The Russian Concubine paints graphic descriptions of China that are almost merciless in their frankness; in contrast to these harsh depictions, however, Lydia appears honest and pure, a beacon of integrity. Furnivall’s characterization of her propels this slow-moving story forward, making Lydia one of the bravest, most passionate women of romance and historical fiction. Chang An Lo is also the perfect complement to brash Lydia; he is the blue to her red, the calm and the loving. He, unlike anyone else in Lydia’s life, provides unconditional love and support. A gift in any circumstance.

Furnivall’s depictions of Chinese culture are both accurate and, at times, humorous. Her innate understanding of the relationship between the Chinese and foreigners – especially during the 1920s, when The Russian Concubine was set – further enhances the color of the story. As a whole, The Russian Concubine is a thrilling, romantic novel, perfect escapist fare.


  • Furnivall, Kate. The Russian Concubine. Berkley Trade, 2007 ISBN 9780425215586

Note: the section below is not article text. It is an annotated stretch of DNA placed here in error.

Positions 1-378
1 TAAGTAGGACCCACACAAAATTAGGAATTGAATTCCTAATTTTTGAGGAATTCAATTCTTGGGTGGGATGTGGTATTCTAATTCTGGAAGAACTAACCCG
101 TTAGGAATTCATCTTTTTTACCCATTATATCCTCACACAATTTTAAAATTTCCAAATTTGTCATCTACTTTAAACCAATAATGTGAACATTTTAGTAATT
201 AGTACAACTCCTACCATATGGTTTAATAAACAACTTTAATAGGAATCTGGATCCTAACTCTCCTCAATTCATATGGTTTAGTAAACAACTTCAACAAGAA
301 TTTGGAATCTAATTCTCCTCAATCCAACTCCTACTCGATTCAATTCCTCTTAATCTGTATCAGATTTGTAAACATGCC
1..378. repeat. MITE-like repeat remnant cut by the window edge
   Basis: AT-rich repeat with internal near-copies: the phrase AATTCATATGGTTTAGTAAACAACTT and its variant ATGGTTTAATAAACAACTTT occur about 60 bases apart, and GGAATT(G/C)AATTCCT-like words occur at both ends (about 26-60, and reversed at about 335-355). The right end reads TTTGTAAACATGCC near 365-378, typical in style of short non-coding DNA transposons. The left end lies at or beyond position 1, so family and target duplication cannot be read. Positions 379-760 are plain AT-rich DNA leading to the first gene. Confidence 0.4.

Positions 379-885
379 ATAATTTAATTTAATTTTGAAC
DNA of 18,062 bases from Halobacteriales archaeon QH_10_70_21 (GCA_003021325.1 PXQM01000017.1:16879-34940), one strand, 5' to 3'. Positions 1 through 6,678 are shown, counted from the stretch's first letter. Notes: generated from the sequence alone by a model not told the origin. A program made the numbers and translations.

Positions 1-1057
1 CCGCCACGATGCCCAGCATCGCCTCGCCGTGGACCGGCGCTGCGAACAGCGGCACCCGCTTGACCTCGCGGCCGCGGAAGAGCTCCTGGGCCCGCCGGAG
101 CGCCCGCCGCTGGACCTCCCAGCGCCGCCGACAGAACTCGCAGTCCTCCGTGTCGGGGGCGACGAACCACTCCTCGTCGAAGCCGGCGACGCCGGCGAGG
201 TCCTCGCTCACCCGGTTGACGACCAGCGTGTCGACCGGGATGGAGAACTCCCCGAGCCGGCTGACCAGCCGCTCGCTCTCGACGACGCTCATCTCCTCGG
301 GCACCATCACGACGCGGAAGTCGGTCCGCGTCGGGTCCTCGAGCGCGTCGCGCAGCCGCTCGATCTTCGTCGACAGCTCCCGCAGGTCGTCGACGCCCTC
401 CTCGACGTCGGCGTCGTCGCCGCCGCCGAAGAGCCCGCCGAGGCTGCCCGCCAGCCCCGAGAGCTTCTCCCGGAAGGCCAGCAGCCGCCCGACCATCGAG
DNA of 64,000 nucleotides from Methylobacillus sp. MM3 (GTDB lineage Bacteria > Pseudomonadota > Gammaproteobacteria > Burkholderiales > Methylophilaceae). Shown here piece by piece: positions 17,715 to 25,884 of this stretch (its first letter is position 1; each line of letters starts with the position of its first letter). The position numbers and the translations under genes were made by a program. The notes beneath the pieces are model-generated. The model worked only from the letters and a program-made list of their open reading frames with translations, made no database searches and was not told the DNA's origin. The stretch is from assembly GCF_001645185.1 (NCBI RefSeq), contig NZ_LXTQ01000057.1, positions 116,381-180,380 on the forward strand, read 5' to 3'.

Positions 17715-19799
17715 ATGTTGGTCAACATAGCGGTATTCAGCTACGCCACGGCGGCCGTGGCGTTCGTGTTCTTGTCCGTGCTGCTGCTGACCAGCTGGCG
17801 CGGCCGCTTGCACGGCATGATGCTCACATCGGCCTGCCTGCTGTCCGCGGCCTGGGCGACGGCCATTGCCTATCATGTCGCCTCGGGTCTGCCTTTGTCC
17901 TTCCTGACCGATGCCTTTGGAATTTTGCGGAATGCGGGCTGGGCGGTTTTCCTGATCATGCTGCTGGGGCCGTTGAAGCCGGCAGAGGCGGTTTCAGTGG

Sandra Brown, “Exclusive”

Barrie Travis is a D.C.-based journalist struggling to make a life for herself. After a mortifying and professionally-damaging report, Barrie is relegated to working as an underappreciated reporter at a low-budget news television station. When the First Lady calls her with a stunning revelation, however, Barrie is ready to sacrifice her job, her integrity and her reputation to get the story.

Sandra Brown delivers a great read heavy on lust and plot. With a slew of complex and unsavory characters, Exclusive has Brown’s typical graphic descriptions. While it doesn’t have the grittier characters of Unspeakable or The Witness , Exclusive does examine the mercilessness and cruelty of some men and the lengths they will go to conceal their true natures. Plot twists, sexy encounters and the pursuit of a good story propel Exclusive forward, making it both an intriguing and entertaining read.